We'll keep the Back to The Future jokes to a minimum here, but we can't help wondering: Could the modern flux capacitor be ... a Kia six-cylinder? This 1981 DeLorean DMC-12 just crossed the virtual block on Bring a Trailer, and both the restomodded driveline and the eye-watering final sale price prove that, even 35 years after the original flick, this iconic stainless-steel wedge possesses serious magic. https://www.hagerty.com/media/buying-and-selling/248k-for-a-kia-powered-delorean-great-scott/
I agree. If a Renault came to my shop I'd turn it away, but I never see any. I see Kia/Hyundai and they always bring money for about 100k miles, then they expire. Buying parts from the dealer is difficult at best.
Hmmm. DeLoreans are great looking, but the execution certainly wasn’t up to snuff. I’m sure this thing has the performance to back up the looks; but I’m not a fan of restomods. At least it has a manual transmission!
Has anybody looked at the cost of labor? Seems modifications of this degree might run into hundreds of hours of custom fab, at something like $125/hr it wouldn't take long to cross the $100k mark - without the donor car, engine, transaxle, etc. I don't think the seller made a fortune here.
Yeah, for $180k you could get a new 2022 911 GT3 *and* a 2022 Corvette C8 for the check that wrote this. I get it. But let's be realistic here: which vehicles will draw more Q&A and admiration from observers in parking lots or at gas stations? The Porsche or Vette or the DM-12? Never mind it is probably one of the best sleepers ever to hit the streets since everyone knows they were dog slow with the Volvo powerplant. I mean 487hp to the rear wheels translates to closer to 600 flywheel horsepower. And these cars are very light even by 1980s standards (~2700lbs). If it could hook up on launch with traction it would probably destroy a Hellcat or Mustang Shelby 500 at the stoplight. That to me would be worth money since everyone knows how fast GT3s and C8s are.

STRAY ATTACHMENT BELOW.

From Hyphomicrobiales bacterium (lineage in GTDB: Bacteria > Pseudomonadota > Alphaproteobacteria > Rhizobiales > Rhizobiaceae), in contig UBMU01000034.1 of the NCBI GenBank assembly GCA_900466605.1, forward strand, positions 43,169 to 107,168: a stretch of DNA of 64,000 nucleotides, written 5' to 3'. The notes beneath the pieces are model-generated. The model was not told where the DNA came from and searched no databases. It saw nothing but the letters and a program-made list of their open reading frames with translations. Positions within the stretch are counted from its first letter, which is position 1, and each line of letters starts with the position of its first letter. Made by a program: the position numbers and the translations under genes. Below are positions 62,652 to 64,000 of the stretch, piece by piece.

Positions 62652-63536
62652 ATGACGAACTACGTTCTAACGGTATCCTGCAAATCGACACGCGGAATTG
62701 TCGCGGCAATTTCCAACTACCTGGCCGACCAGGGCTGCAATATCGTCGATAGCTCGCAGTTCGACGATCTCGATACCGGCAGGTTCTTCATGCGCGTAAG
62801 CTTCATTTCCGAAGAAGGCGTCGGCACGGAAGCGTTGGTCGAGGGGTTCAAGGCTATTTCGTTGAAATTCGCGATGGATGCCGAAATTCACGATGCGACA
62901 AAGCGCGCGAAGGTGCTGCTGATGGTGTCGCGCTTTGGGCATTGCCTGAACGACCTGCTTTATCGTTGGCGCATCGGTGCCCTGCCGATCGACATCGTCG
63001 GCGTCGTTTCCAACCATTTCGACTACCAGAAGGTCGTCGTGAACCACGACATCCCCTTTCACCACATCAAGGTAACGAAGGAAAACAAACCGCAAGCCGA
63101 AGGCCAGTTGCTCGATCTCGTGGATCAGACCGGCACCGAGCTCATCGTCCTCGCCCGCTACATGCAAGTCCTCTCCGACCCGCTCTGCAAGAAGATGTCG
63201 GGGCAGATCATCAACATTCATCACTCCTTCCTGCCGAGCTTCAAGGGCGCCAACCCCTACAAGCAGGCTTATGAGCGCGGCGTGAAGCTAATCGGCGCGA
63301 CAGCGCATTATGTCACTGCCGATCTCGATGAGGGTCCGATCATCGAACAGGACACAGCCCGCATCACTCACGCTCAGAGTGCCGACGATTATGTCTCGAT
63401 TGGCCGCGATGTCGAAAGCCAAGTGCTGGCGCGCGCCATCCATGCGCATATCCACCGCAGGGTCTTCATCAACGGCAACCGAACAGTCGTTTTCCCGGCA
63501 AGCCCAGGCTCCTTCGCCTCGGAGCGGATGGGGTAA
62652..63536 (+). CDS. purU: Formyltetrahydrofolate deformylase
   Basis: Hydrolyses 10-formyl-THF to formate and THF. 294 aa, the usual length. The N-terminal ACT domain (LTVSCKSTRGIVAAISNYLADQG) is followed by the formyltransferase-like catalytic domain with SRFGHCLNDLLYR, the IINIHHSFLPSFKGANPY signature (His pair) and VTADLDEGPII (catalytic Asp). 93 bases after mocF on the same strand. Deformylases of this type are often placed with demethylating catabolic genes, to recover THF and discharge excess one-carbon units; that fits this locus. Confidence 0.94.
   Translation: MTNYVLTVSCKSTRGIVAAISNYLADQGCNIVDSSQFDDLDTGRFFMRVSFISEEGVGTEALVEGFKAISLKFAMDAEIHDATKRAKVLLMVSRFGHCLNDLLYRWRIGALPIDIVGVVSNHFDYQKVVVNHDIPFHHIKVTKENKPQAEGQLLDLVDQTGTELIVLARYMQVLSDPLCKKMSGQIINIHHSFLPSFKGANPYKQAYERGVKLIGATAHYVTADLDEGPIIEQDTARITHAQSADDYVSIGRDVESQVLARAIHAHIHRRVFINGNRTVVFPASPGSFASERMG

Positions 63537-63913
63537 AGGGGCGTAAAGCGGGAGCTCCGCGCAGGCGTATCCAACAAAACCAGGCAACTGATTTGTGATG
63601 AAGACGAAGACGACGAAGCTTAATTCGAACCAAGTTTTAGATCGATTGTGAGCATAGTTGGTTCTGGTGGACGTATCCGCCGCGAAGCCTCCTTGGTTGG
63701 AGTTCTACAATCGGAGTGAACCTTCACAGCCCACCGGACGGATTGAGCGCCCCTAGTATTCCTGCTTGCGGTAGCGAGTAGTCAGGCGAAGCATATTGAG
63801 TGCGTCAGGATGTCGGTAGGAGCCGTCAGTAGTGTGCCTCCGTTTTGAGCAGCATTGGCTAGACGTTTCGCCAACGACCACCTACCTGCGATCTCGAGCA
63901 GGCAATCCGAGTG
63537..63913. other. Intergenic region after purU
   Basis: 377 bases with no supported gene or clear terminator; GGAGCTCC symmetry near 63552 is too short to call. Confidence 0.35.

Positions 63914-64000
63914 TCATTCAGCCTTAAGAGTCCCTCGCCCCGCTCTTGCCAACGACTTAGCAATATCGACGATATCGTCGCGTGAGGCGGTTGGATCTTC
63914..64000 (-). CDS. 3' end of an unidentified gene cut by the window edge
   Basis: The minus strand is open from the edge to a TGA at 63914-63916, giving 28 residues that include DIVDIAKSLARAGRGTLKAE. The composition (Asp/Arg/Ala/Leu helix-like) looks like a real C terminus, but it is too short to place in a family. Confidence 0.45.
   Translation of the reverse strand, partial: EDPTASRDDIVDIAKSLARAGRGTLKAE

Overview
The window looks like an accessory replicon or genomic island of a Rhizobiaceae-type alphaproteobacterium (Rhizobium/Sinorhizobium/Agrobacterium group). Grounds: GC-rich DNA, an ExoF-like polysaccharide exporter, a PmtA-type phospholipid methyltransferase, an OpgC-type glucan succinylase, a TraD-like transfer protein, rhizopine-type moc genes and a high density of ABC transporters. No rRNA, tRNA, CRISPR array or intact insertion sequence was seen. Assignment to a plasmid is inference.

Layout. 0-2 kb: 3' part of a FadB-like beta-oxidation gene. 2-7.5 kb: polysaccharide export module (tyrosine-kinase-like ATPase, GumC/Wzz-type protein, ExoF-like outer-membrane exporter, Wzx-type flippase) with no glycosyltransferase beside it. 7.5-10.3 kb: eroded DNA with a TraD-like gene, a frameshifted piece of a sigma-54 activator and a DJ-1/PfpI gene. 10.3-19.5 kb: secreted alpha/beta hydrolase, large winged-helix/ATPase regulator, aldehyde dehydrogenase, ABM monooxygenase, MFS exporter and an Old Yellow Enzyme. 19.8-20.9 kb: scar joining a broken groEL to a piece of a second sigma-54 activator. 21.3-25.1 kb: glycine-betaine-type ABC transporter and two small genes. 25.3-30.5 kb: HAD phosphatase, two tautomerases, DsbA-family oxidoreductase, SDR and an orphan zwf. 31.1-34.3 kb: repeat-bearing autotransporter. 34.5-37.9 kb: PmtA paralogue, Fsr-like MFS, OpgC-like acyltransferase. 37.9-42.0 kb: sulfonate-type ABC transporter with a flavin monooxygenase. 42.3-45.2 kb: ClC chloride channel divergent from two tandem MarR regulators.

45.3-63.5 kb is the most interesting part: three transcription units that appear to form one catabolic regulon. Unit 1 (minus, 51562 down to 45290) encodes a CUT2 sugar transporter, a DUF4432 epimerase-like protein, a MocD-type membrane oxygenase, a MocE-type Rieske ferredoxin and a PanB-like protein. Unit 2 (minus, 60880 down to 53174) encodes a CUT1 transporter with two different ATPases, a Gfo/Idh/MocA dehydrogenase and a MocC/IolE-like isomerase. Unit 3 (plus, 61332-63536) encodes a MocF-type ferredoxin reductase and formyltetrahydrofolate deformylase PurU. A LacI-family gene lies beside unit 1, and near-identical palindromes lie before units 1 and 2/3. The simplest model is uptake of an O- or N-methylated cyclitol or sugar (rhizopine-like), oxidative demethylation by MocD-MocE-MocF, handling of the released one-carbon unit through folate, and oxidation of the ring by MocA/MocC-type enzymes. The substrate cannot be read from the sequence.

To real car people, it's not about that. It's about buying & appreciating a car that stirs their hearts and/or to relive fond memories & recapture a piece of their past. There's also those who simply appreciate something different.
People who don't understand this aren't true 'car people'. Their views are as shortsighted & immature as the kiddies & greeniacs claiming that the Tesla is superior to all other cars simply because of its 0-60 time.
I too am blown away by the price. Unlike most though I respect the KIA transplant. The Stinger is a good car, great driveline but ugly as a hatful. Swapping a V6 for a V6 probably makes more sense given packaging, CoG etc. but it seems that it would have been more popular if it were a Dino V6 or an LS. Personally I think that it is a well executed car that address the main downfall of the DMC-12, lack of speed.
I think that's beside the point here. We found this to be interesting precisely bcuase of the choice to use a Stinger engine. Sure, an LS would have fit back there no issues, but there are plenty of those. I think it's worth respecting unique and interesting engine swaps in the waning days of internal combustion. Smile because it happened, etc.
Less weight for a blown V6 over an N/A V8 for pound/hp performance bang. One has to know where a good application exists for something less than a V8 if for nothing else from a structural and weight balance perspective as the engineers intended. Keep in mind that unlike say a Camaro or Firebird of the era, there were no options between a base V6 and a rev happy HO V8 or torque pulling TPI V8 on the same chassis from the factory.
I’m curious what the bid history was. Was it floating in the $150-$200k range, then the winner said to heck with it and jumped it up $40k? At what it sold for, I’m guessing there was serious interest in it, so the winner wasn’t the only one willing to dig deep for it. Also of note on Bring a Trailer was this. “The car is titled in Michigan and is located in California. It cannot pass a California emissions test and therefore cannot be sold to a California private-party buyer.” After all these years, the DeLorean still turns heads.